The for-profit industry will point out that their tuition is much higher and that more of their students are low-income, therefore they will need more federal aid. But as our students seek ways to finance their education, we must be aware that students at for-profit institutions share same pot of financial aid money.
Changes in how students study: New technology on campus - and off
Changes brought by technology are altering the way we deliver education in the classroom, while at the same time expanding our ability to do so outside the classroom.
Most undergraduates today are unlikely to remember life without the Internet as a constant presence. They expect more integrated use of technology to enhance the classroom experience, or even to replace it.
Let me acknowledge that there are many variants of technology-mediated learning or online education. They are not equivalent, nor are they meant to be. Some involve online presentation of traditional teaching approaches; for example, the University of Kansas School of Medicine podcasts all first- and second-year lectures. Ninety percent of students use the podcasts in some way and 30 percent of them use them in place of attending live lectures.
We have found that students who rely solely on the podcasts do just as well as those who attend lectures, except for the subset who enter with the lowest MCAT scores. That group tends to do better when they attend lectures.
This sort of evidence, and the experience of the thousands of faculty and administrators who oversee online degree programs, lends support to the view that you don't have to be in a classroom or even on campus to get the benefits of higher education.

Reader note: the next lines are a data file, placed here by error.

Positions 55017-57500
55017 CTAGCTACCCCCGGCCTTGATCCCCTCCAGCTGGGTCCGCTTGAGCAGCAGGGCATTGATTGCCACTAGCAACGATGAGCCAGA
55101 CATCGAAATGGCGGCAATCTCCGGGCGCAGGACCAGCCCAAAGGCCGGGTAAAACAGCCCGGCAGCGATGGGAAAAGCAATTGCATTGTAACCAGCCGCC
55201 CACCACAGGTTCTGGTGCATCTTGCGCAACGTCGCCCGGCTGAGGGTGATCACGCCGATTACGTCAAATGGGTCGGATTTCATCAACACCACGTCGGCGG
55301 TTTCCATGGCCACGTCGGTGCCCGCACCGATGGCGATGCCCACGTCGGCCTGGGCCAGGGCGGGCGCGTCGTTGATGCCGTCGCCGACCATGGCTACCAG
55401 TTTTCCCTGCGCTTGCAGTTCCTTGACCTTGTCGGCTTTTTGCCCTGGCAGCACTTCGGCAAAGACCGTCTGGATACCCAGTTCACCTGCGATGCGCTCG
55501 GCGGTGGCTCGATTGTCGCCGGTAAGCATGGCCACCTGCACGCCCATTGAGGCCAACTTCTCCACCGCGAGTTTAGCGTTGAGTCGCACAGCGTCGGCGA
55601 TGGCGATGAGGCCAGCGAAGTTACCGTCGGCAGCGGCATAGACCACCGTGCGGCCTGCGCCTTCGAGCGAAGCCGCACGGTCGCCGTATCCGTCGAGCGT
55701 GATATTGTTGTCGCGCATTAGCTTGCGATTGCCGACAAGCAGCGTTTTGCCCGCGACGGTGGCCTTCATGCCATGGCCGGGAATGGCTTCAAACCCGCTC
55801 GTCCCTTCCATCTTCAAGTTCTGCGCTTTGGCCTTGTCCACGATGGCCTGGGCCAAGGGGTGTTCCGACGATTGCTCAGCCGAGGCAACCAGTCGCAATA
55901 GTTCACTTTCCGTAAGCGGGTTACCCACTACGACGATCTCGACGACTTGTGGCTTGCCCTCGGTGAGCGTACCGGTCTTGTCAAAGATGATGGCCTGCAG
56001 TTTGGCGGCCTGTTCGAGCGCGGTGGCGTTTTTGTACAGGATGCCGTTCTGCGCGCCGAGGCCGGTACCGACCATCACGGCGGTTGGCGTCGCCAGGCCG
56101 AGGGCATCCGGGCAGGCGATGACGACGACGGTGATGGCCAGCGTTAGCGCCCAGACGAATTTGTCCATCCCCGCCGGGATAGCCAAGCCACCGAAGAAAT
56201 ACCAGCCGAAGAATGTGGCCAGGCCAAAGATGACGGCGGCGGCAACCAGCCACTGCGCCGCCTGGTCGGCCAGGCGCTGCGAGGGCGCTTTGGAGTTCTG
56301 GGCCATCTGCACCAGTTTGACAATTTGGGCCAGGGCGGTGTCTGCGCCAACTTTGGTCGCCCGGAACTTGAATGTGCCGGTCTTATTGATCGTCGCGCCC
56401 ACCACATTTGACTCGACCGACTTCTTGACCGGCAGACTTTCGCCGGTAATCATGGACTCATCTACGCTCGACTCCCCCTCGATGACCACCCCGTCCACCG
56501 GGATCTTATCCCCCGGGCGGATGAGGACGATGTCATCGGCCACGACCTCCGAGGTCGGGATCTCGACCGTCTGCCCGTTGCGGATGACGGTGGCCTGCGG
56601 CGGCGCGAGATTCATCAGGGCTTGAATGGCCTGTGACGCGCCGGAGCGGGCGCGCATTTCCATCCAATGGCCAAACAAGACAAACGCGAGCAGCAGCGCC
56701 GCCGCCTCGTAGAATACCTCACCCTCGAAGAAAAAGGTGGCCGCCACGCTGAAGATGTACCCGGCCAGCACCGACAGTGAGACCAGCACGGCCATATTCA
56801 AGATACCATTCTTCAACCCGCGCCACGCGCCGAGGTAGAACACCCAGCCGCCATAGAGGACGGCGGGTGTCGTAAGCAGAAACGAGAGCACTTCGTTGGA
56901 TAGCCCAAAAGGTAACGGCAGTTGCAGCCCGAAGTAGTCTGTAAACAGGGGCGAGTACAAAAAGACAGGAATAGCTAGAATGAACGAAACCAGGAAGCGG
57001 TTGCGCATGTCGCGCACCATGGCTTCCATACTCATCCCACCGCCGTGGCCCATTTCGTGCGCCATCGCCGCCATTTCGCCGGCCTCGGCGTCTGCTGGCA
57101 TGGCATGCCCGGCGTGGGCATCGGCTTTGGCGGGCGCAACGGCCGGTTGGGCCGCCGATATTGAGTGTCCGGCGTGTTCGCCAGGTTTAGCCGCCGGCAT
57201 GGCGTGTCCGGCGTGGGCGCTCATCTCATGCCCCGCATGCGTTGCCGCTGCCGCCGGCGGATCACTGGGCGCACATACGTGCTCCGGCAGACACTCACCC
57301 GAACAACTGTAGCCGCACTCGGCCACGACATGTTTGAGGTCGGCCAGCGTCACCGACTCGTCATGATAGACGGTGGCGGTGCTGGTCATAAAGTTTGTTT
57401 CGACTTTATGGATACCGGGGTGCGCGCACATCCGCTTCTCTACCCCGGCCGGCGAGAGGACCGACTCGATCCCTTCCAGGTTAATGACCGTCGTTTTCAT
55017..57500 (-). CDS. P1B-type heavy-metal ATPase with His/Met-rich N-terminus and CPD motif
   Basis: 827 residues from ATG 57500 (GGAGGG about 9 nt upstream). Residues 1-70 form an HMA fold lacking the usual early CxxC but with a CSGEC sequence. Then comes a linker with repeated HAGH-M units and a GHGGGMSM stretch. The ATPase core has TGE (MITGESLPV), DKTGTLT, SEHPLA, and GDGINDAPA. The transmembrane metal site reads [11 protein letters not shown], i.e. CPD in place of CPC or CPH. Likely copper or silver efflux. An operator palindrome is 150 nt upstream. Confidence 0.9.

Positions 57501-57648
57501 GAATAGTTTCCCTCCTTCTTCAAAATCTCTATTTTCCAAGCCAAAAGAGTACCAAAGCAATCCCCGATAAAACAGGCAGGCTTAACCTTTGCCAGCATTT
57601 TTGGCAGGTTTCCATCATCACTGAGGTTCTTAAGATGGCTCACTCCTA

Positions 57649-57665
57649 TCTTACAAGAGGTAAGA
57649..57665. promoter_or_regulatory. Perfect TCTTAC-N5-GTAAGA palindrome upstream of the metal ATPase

Other approaches, such as the Online Learning Initiative at Carnegie Mellon University, attempt to teach students in hybrid courses featuring some in-class time, but also extensive interactive computer learning, designed to capitalize on the cognitive processes involved in learning. Here too, the finding is one of comparable learning and retention in comparison with more traditional classroom methods. However, students in the hybrid course had a higher rate of course completion and required less time for course completion than those in traditional sections. The OLI approach seems best for courses, such as statistics and science courses with structured, sequential content. Though they promise economies, the cost of developing and evaluating such courses has been enormous, beyond the resources of most departments, but through sharing such courses become economical.
A number of prominent universities, George Washington University, Boston University the University of Southern California and the University of Florida, among others, are working with online companies to compete with for-profit institutions in the online market, thereby blurring the distinction between for-profit and university offerings (Parry, 2010).
Northeastern University in Boston offers an MBA program, which has been outsourced to a private company. Thus the private company is offering the degree under the aegis of the university and university's name will appear on the degree. The company, Embanet, which offers the degree, reportedly spends millions of dollars in developing degrees, can offer them through numerous universities with slight accommodations for each one, and receives a substantial portion of the tuition, in some cases as much as 85 percent.
From the point of view of efficiency and, possibly, quality, this approach is very reasonable. Yet this new breed of online collaboration challenges the notion of what constitutes a university's curriculum and blurs the lines between college and corporation, or perhaps, it better blends college and corporation.
There are two issues here. The first is that we need to determine the best use of electronically mediated tools to enhance our curricula regardless of whether the advances come from universities or from private companies.